There are many factual accounts of people who have survived and lived through torture, terrorist attacks, wars, genocides. Many survivors go on to live productive, successful lives, but suffer residual emotional and psychological trauma that are not obvious to them or to others. In this sequel to After long silence: a memoir, Helen Fremont writes about those very effects that are not visible to anyone outside a family. She and her sister were raised as secular Catholics, but uncovered the facts about her parents’ past lives during World War II. They were Jewish and Holocaust survivors. Her father survived six years in the Soviet Gulag, and her mother escaped Poland to Italy with the help of a young Italian, who disguised her as a young soldier.
Six weeks after her father's death, Fremont received a legal doument stating she had been disowned by her family. There was a codicil to the will, declaring her to have "predeceased" her father. This was the impetus that began another search for meaning and facts about her family's torutured and torturing lives. Told in sequential format that begins with early childhood memories, she lays bare the confusing, alarming and contradictory family life of four people: father, mother and two sisters. Both parents ingrained in their daughters the paramount importance of secrecy. Even when the mental breakdown of her sister forced the family to get professional guidance, each family member did not factually present the family dynamics. The family did not have the fortitude and ability to do that. Their survival, over a horrendous past life, had inflicted so much damage that they were incapable of reflection. It would awaken the very memories they had buried under secrets, in order to be alive. At the time her family was going through therapy, the concept of PTSD was not known and/or considered, and her family's outbursts during sessions were professionaly qualified as only "borderline" psychological issues.
As Fremont unearths her family's trauma and secrets, she gradually dislodges herself from them, at times at great cost. It is a painful, horrific memoir that includes her wonderful ironic sense of humor and wit. Her parents were caught in multiple layers of self-deception and psychological trauma that did great but unintentional damage to their two daughters. Fremont is the one who was able to face the past and move on, but not without personal hurt that she acknowledges has given her the courage to face the truth.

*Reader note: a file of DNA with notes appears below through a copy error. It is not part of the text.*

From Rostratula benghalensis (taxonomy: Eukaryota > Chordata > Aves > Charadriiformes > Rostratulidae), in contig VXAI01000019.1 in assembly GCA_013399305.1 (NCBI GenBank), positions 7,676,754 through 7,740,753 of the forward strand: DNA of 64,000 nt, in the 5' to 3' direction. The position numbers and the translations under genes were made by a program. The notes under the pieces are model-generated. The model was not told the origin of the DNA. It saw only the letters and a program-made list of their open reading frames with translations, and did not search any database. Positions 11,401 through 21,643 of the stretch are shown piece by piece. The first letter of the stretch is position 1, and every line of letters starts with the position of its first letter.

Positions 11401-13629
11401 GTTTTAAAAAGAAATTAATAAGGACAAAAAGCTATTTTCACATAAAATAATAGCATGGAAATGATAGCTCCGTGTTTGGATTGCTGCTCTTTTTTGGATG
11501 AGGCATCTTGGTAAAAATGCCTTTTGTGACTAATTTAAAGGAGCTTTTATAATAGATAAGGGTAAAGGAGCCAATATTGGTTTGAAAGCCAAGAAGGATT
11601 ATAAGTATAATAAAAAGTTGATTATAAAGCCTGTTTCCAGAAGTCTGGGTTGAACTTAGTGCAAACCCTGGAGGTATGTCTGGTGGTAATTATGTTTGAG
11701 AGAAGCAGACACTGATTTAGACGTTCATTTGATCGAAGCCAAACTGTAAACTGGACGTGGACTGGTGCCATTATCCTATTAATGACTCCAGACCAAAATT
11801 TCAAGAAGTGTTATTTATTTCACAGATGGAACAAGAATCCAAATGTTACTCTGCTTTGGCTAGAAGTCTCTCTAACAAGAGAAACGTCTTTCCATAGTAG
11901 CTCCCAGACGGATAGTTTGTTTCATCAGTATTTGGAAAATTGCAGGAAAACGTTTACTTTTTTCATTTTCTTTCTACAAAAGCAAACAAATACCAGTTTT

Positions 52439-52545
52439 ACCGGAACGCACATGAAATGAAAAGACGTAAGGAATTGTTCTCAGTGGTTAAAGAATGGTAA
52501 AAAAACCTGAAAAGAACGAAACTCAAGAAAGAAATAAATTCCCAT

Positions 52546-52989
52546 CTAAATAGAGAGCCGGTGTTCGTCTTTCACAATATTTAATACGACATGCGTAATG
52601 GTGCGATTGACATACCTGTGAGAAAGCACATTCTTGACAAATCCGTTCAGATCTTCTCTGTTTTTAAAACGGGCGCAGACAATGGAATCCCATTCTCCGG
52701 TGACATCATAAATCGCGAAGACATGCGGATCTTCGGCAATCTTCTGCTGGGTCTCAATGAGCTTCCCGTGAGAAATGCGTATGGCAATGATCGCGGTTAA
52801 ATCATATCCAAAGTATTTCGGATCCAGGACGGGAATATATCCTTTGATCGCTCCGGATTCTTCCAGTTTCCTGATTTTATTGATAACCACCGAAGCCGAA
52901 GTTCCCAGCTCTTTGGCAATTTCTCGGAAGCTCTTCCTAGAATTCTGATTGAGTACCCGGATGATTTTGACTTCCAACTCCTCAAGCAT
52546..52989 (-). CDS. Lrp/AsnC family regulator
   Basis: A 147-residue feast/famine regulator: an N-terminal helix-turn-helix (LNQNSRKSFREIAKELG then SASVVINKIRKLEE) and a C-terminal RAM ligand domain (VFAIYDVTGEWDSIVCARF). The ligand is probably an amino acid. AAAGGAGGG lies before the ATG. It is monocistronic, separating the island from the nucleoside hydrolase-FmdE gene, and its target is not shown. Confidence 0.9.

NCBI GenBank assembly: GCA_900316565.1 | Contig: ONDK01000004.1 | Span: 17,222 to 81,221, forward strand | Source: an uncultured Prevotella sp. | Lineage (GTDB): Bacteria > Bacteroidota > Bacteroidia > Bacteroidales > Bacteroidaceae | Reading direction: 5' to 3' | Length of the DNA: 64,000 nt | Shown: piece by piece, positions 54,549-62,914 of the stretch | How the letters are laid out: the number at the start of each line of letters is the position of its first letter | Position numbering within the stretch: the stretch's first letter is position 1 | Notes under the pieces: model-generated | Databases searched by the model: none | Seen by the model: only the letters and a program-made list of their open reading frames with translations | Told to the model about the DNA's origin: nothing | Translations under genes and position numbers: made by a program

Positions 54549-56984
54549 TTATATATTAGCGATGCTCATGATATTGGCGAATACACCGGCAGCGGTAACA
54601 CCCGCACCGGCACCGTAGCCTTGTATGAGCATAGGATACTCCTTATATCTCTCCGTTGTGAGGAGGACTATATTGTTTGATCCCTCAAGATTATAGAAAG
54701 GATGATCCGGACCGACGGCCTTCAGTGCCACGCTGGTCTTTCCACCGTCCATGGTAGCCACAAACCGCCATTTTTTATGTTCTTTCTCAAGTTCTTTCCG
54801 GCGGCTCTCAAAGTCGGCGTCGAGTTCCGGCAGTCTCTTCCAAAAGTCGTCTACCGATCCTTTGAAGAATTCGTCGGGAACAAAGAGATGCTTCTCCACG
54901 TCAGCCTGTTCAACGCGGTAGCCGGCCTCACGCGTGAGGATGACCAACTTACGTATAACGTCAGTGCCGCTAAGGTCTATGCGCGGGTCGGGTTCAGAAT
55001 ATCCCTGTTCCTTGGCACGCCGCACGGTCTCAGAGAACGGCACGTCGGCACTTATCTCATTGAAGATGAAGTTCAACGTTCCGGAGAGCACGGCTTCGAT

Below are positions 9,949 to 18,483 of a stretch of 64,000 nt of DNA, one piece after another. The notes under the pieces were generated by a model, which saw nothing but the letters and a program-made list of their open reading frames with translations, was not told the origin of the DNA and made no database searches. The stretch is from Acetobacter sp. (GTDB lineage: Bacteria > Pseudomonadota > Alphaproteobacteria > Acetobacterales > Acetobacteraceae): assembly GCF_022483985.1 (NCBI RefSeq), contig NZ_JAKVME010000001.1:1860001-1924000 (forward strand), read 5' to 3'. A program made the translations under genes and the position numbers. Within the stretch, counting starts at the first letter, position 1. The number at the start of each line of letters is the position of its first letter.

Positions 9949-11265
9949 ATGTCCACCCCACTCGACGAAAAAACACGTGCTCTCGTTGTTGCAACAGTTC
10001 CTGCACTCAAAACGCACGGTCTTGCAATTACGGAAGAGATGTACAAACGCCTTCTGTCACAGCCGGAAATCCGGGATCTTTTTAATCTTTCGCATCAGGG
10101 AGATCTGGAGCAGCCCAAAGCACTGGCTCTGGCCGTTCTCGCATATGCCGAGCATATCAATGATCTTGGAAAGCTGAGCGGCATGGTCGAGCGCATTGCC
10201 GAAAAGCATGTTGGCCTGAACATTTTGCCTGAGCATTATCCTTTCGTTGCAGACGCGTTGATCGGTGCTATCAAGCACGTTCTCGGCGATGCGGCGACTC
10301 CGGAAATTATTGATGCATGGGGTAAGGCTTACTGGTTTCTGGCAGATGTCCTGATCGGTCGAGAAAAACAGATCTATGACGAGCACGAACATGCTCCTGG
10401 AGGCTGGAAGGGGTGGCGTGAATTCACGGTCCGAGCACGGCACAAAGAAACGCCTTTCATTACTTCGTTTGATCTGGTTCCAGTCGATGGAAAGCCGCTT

For Holocaust survivors and their children, the denial of being Jewish is not that uncommon. Former U.S. Secretary of State Madeleine Albright did not know until adulthood that her family was Jewish. Journalist Kati Marton was raised as a Catholic, and did not know about her Jewish ancestry. These denials of one's religion and culture were deemed necessary by those whose families had been persecuted and killed because of being Jewish. It was a type of self-defense innoculation against further hateful persecution and what it could engender. Holocaust survivors are not the only ones who deny or do not want to talk about their past experiences with family or friends, and include the following: combat soldiers from World War I, World War II, the Korean War, the Vietnamese War, combat in Kuwait, Afghanistan, Iraq and Syria. They lived it, and do not want to relive it, or inflict the memory of those experiences on others.
Helen Fremont's memoir is one of those rare books that I could not put down.